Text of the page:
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Data matrices for: Phylogenomics of peacock spiders and their kin (Salticidae, Maratus), with implications for the evolution of male courtship displays

Citation

Elias, Damian; Hedin, Marshal (2020), Data matrices for: Phylogenomics of peacock spiders and their kin (Salticidae, Maratus), with implications for the evolution of male courtship displays, Dryad, Dataset, https://doi.org/10.5061/dryad.9p8cz8wdp

Abstract

Understanding diversity has been a pursuit in evolutionary biology since its inception. A challenge arises when sexual selection has played a role in diversification. Questions of what constitutes a “species”, homoplasy versus synapomorphy, and whether sexually-selected traits show phylogenetic signal have hampered work on many systems. Peacock spiders are famous for sexually selected male courtship dances and peacock-like abdominal ornamentation. This lineage of jumping spiders currently includes over 90 species classified into two genera, Maratus and Saratus. Most Maratus species have been placed into groups based on secondary sexual characters, but evolutionary relationships remain unresolved. Here we assess relationships in peacock spiders using phylogenomic data (UCEs and RAD-seq). Analyses reveal that Maratus and the related genus Saitis, are paraphyletic. Many, but not all, groups within a “core Maratus clade are recovered as genetic clades but we find evidence for undocumented speciation. Based on original observations of male courtship, our comparative analyses suggest that courtship behavior and peacock-like abdominal ornamentation has evolved sequentially with some traits inherited from ancestors with others evolving repeatedly and independently from “simple” forms. Our results have important implications for the taxonomy of these spiders, and provide a much-needed evolutionary framework for comparative studies of sexual signal character evolution.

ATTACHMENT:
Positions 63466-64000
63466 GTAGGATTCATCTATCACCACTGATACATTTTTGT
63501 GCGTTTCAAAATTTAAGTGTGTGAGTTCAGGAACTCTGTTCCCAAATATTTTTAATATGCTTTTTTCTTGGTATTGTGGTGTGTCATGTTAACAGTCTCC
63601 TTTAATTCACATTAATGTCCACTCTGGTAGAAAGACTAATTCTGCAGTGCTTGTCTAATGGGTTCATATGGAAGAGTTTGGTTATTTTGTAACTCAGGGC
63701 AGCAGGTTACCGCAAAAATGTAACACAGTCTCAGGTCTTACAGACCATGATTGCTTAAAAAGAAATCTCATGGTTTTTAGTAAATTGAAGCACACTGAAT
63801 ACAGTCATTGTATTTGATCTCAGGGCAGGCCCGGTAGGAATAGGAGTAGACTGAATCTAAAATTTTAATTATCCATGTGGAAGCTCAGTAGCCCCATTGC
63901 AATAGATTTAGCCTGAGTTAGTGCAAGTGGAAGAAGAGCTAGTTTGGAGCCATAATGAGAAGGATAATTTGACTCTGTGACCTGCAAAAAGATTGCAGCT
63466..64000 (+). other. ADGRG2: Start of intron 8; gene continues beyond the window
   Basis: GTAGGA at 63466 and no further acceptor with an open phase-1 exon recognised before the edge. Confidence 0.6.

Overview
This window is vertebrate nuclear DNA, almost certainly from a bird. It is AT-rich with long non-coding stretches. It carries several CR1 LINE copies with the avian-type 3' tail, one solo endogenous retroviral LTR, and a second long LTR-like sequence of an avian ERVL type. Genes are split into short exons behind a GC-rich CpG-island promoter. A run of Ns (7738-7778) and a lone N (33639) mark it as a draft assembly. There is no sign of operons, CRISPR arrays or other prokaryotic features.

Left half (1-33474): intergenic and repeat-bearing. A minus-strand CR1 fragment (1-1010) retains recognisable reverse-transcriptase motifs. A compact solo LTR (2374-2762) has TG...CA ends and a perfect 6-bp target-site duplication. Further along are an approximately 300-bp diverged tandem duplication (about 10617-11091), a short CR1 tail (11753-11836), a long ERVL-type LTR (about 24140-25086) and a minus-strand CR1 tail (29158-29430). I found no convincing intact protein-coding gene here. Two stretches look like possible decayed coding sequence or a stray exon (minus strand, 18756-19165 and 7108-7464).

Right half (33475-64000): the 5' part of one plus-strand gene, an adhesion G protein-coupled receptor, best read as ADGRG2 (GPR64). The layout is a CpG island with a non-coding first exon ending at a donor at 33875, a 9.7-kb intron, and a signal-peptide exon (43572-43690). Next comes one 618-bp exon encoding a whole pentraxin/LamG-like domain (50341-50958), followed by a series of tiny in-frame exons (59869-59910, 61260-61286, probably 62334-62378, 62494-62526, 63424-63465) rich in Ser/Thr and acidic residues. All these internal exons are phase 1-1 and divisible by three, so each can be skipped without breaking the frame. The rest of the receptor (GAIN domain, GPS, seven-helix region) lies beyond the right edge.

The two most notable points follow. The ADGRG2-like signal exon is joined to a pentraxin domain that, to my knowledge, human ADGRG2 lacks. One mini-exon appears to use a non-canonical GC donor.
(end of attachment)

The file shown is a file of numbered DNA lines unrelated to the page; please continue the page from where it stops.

Funding

National Science Foundation, Award: 1601100

National Science Foundation, Award: DEB 1754605

National Science Foundation, Award: DEB 1754591

National Geographic Society, Award: 9721-15